Vol. 4, No. 2
'Cool' Factor Can Attract Gen Y
Corporate social responsibility, "career pathing," directness and branding are hooks employers can use to reel in Generation Y talent.
A high coolness factor helps, too.
That's among advice doled out in a recent webinar on recruiting and retaining the estimated 70.4 million members of Generation Y.
"They prefer directness over subtlety, action over observation and cool over all else," according to Debra Lynn, director of PeopleFilter Technology, during the webcast "Recruiting Gen Y: It's All About Online."
They are the children of the estimated 78 million U.S. baby boomers, the progeny of soccer moms and dads who saw to it that they were constantly rewarded.
Born between 1979 and 1999, or 1981 and 2000—definitions vary—they have been targeted for marketing since birth and are "heavily influenced by their peers and brand names," Lynn noted.
They are high performers who will put in the hours but want a work/life balance. They have no desire to be chained to a desk from 8:30 a.m. to 5 p.m.
"They don't want to be us," Lynn said. "They don't want to go through what their parents or even their grandparents went through" by spending enormous amounts of time working.
This well-educated, well-traveled, ethnically diverse and technologically savvy generation expects flexible work schedules and options such as telecommuting. They want work to be fun but meaningful, and they want to be paid more—although nonprofits can tap into this generation's desire to feel a sense of purpose, Lynn said.
She pointed to a 2007 CareerBuilder survey of hiring managers and HR professionals that found some or most Generation Y workers have high expectations of the compensation, benefits and career advancement they think should come their way.
Employers looking to tap into this pool of talent—also referred to as Millennials and Nexters—need to re-think the strategies used to recruit boomers and Generation X, she emphasized.
Forget classified job ads in the newspaper. They don't catch Gen Y's attention, and even Internet-based job boards have limited success with that group, who become frustrated when they don't receive a response from the employer, even if it's to thank them for their application.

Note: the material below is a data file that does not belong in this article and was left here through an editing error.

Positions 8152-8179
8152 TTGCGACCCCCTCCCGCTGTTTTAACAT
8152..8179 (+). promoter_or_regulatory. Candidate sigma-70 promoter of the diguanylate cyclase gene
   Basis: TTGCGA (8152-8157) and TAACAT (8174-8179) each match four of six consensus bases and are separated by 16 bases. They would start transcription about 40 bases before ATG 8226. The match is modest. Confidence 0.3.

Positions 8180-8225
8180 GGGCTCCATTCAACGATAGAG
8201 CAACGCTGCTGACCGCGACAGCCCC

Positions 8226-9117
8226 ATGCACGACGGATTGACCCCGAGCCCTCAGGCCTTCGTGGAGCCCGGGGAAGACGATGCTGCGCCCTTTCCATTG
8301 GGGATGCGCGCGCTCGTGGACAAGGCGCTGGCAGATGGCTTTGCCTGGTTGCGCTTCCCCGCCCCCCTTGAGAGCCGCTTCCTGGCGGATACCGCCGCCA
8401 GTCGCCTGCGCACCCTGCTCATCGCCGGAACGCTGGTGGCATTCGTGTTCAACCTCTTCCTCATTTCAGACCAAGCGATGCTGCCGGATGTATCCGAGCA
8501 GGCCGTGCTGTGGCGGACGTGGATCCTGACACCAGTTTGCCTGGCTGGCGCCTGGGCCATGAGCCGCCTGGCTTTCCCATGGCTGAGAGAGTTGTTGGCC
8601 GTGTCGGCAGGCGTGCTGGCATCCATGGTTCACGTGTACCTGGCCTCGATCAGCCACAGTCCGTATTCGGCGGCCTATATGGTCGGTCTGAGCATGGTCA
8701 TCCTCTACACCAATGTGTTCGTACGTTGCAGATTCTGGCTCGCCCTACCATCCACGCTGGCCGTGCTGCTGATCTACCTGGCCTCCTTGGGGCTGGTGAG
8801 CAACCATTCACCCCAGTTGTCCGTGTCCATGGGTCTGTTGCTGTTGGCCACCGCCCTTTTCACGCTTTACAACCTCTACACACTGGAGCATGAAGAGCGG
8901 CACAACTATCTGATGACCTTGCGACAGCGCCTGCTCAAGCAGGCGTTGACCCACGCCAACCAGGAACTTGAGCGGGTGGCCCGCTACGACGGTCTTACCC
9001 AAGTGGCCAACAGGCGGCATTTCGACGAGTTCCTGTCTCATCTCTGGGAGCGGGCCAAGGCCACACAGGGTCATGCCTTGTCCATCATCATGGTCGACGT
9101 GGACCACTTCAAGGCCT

"It seems like a frivolous thing … but don't leave them hanging not knowing whether they 'have a date for the prom,' " Lynn said.
Instead, reach them through social networking sites such as Facebook, MySpace and LinkedIn, and build a recruiting relationship by finding a common ground. Once they are recruited, make them feel a part of the organization even before they come on board.
When Yahoo! makes a job offer, the candidate receives a purple envelope-like box that when opened emits the Yahoo voice. That savvy, fun branding effort "makes you feel like an insider," Lynn pointed out.
Employment branding is important in recruiting and retaining this generation of workers. Other steps she suggested for employers include:
- Offer "career pathing." Show how Point A will lead to Point B and provide a sense of what they are going to earn along the way.
- Position yourself as an employer-of-choice. This includes evidence of corporate social responsibility.
- Make the candidate experience smooth with an easy application, assessment and onboarding process.
- Talk to them, not at them—97 percent own a computer, 94 percent own a cell phone, and 76 percent use instant messaging (IM).
- Build relationships.
- Provide feedback.
- Provide mentoring and training.
"It's really about the overall balance," Lynn said, "of what they get back" from the employer.
Kathy Gurchiek is associate editor for HR News.